I wanted something to eat,

so I snapped its neck and brought it home.

My wife made soup with a few wild greens.

If she’d known, she would have fussed.

She wants more.

I want less.

Enough to eat,

a roof over my head.

My little boat,

and the water, and the air.

 

2.

I was Vasilisa the fair, destined

to marry the tzar.

I carried Mother’s blessing

like a little doll in my pocket.

I did all the witch required.

I was on the edge of safety,

but I did not heed the doll’s trembling

and I asked about the hands.

Now the doll lies at the bottom of a well

and those disembodied hands are mine,

and the white bones in the fence,

the mortar and pestle,

the chest of wonders.

The skull above the door.

 

3.

When they left for the ball

and the house was quiet,

I went into the garden

and stood beneath the tree

on Mother’s grave.

Stars, a thin moon—

the sky all silver and blue.

Through the silence,

my Mother spoke,

gentle, like a dove.

She told me what to take,

where to go.

Now I’m old,

in my cottage with my cat,

content as any queen.

Why would I want

to be queen, when I have

a gown of moonlight,

a crown of stars?

 

4.

Here, my dear,

is the little hood I wore

when I was a girl.

And here is the little basket

I carried when I went

to see my granny.

I’ve put some cookies

in the basket.

Don’t eat them all

on your way home.

 

5.

It was difficult at first,

that other woman’s daughter,

so lovely and so spoiled.

She resented me, though I told her

I would never try

to take her mother’s place.

(I’d had a stepmother, too,

and I knew how it was.)

When she ran away,

her father and I searched everywhere.

We found her in the forest

with those little men—

you can imagine what he thought

though she insisted all was well.

She would not come home,

though her father pleaded,

offered her dresses, jewels, a prince,

anything she desired.

I told him to let her be.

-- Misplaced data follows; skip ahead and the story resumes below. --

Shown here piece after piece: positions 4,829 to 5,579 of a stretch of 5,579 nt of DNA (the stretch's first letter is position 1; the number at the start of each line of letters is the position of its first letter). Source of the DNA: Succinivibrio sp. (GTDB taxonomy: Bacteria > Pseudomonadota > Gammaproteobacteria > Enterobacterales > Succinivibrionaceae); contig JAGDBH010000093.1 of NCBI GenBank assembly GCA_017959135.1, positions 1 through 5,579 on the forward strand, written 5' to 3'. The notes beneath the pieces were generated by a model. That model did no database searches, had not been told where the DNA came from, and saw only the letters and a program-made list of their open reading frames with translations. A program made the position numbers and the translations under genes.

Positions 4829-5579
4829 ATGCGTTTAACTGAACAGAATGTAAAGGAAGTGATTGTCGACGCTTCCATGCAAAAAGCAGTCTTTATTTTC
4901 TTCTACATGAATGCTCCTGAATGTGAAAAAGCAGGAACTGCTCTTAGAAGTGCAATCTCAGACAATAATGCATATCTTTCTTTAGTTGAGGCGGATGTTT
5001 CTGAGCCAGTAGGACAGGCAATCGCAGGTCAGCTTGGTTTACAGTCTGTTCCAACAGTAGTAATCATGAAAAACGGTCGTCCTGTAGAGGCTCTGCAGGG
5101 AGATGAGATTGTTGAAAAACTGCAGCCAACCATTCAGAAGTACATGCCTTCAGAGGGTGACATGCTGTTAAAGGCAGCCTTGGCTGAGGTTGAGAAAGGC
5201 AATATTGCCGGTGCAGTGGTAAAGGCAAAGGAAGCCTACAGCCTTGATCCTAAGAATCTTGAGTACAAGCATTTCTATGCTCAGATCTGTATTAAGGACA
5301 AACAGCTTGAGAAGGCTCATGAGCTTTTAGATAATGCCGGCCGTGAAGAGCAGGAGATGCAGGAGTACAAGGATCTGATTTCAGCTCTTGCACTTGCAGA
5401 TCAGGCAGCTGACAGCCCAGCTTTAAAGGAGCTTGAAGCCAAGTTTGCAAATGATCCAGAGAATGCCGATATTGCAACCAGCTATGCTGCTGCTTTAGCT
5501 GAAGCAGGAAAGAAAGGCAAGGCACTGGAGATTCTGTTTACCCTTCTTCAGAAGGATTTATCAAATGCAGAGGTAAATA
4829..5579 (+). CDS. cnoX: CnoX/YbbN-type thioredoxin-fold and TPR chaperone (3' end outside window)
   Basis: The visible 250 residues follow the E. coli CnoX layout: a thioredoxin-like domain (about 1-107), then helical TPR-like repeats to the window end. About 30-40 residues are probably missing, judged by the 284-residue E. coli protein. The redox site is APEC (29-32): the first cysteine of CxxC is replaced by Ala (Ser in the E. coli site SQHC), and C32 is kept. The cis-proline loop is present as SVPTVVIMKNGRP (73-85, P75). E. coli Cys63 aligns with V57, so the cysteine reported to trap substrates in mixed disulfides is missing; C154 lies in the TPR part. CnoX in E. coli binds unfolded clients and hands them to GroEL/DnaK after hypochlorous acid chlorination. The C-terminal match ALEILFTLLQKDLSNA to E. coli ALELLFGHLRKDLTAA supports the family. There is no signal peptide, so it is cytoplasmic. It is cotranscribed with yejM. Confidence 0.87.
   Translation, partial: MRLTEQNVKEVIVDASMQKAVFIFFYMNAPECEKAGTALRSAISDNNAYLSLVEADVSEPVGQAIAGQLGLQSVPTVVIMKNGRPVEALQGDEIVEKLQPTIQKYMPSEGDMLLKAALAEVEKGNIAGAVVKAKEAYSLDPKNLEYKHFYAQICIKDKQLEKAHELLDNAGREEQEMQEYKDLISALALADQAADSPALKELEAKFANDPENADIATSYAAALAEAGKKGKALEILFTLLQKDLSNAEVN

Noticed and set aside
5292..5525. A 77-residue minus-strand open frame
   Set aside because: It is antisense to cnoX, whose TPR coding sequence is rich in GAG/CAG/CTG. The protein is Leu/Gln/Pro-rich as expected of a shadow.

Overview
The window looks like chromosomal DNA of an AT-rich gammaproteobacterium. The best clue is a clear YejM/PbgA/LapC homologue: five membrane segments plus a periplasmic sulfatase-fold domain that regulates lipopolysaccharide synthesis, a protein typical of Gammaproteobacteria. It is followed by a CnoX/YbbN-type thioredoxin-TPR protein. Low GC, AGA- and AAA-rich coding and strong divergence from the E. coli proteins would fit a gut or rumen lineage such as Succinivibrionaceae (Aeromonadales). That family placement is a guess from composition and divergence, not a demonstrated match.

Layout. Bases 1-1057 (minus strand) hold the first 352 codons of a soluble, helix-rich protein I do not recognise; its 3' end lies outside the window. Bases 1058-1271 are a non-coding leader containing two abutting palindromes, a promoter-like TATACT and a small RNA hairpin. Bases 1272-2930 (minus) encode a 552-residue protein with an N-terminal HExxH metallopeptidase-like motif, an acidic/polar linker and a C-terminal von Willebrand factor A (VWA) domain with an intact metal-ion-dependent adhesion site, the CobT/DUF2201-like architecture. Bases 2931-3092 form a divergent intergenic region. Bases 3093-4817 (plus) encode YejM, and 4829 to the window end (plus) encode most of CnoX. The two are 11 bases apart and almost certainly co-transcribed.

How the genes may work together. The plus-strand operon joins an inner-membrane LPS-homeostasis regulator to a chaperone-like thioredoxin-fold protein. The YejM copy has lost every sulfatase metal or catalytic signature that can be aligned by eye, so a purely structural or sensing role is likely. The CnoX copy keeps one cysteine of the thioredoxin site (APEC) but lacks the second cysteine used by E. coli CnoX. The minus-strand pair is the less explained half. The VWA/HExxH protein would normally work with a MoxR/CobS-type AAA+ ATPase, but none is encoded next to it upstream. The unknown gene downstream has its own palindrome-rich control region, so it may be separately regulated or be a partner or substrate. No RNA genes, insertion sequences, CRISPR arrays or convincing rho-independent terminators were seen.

She was old enough

to make her own way,

strong enough to survive.

When we left her there,

her father said it was like

leaving her in a coffin.

I told him to wait,

and I was right.

She came home

not long afterwards.

It was easier then,

as if we’d become allies,

which, I suppose, we were.

 

6.

On my sixteenth birthday

I climbed the stairs into the west tower.

There was an old woman there,

turning a wheel.

A thin thread formed under her hand,

like magic. She invited me to try,

but I don’t believe in magic,

so I thanked her,

and went back down to the party.

 

7.

Every day, I am thankful

for this generous goose.

Without her, all of us here

would still be poor.

THINGS SHE DID

THINGS SHE DID

Once I was a fisherman

until I caught the talking fish

and ate it—against its objections—

and now I cannot speak

of anything but blue.

 

Once I was a bookbinder

until I bound a volume

of verses about flowers.

Now I am trapped by fragrances

and the lullabies of bees.

 

I was a grave-digger

alone among the stones

with the cool earth around me

until all I could do was

sing to the shovel, and the clay.

 

Once I was a weaver

but one day my fingers tangled

in the web and pulled me in.

Now I go on and on,

a tapestry of knot and scrap.

THE FEAST OF ST. FRANCIS: leaving facebook, part I

THE FEAST OF ST. FRANCIS: leaving facebook, part I

It is right that on this day–

remembering his nakedness, his simplicity,

his begging bowl, the broken church,

the wolf and the birds, the peach–

I should separate my worldly self

from so much busyness, should turn

away from a virtual world.

The real one compels.

The last crickets.

Coyotes in the dark.

The moon rising as the sun sets.